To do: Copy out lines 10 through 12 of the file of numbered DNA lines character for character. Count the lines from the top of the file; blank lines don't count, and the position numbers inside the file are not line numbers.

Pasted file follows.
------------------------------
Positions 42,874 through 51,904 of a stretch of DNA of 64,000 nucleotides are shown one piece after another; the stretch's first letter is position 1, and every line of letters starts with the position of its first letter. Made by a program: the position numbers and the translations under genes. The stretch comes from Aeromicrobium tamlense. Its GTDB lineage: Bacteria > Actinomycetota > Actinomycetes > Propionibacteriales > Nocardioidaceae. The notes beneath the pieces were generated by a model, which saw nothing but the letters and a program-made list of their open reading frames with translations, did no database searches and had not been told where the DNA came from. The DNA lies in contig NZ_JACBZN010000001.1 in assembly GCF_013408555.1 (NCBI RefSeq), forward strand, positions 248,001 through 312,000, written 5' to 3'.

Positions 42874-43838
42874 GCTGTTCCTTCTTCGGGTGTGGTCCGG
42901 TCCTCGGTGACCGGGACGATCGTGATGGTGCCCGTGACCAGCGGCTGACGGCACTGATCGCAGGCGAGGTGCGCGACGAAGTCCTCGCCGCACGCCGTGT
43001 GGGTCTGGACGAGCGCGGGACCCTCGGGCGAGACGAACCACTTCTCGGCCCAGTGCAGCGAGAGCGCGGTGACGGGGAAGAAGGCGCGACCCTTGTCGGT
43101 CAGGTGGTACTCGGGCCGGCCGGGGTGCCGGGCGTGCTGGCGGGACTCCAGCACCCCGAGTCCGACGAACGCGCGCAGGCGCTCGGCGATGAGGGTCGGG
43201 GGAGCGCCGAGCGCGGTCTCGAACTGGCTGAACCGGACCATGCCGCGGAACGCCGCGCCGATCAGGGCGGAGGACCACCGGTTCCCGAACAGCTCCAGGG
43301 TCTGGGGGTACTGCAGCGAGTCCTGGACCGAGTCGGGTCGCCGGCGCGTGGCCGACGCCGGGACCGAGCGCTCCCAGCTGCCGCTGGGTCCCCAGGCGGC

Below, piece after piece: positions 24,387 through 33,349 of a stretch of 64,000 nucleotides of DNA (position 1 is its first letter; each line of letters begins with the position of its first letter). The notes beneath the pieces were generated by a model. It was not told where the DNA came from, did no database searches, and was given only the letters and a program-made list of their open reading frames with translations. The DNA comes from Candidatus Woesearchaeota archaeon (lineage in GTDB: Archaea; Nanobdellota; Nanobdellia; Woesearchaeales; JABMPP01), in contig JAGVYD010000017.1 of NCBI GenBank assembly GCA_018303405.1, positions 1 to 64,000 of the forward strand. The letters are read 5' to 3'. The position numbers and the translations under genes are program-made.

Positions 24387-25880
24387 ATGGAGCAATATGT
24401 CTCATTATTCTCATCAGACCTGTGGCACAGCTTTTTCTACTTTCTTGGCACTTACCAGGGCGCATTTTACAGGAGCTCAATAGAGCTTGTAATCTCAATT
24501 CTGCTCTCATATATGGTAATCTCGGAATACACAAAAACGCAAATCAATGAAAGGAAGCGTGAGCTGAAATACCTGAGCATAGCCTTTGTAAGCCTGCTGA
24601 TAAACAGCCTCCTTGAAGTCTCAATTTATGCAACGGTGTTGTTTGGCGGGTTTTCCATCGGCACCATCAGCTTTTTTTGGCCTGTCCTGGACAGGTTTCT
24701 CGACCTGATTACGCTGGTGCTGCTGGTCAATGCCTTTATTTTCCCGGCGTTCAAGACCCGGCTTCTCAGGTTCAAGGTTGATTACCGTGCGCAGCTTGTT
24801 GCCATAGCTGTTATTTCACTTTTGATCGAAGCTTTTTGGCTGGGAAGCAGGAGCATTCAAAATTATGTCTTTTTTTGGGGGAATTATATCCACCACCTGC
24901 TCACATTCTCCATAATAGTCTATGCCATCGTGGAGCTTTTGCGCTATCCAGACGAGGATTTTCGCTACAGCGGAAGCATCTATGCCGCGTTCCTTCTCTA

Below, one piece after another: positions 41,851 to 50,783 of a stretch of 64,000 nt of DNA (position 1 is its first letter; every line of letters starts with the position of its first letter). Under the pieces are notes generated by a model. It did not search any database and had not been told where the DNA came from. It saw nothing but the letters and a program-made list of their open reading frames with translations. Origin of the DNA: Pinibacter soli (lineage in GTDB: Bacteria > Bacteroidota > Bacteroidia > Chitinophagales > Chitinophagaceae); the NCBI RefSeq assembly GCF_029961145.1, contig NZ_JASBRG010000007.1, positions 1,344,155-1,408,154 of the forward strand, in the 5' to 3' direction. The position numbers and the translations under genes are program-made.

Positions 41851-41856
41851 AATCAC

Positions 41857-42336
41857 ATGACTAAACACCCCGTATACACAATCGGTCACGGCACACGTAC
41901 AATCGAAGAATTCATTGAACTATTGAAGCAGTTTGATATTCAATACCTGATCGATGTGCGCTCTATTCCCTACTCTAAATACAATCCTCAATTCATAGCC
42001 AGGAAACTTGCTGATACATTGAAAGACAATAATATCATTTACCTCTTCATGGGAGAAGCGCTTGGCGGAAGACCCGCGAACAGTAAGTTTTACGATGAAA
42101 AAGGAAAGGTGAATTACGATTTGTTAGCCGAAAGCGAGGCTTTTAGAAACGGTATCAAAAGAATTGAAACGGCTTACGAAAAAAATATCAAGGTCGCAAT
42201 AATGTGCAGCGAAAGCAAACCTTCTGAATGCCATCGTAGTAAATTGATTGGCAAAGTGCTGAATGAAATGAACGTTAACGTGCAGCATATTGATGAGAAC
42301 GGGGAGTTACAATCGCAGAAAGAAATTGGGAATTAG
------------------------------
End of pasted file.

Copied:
Positions 24387-25880
24387 ATGGAGCAATATGT
24401 CTCATTATTCTCATCAGACCTGTGGCACAGCTTTTTCTACTTTCTTGGCACTTACCAGGGCGCATTTTACAGGAGCTCAATAGAGCTTGTAATCTCAATT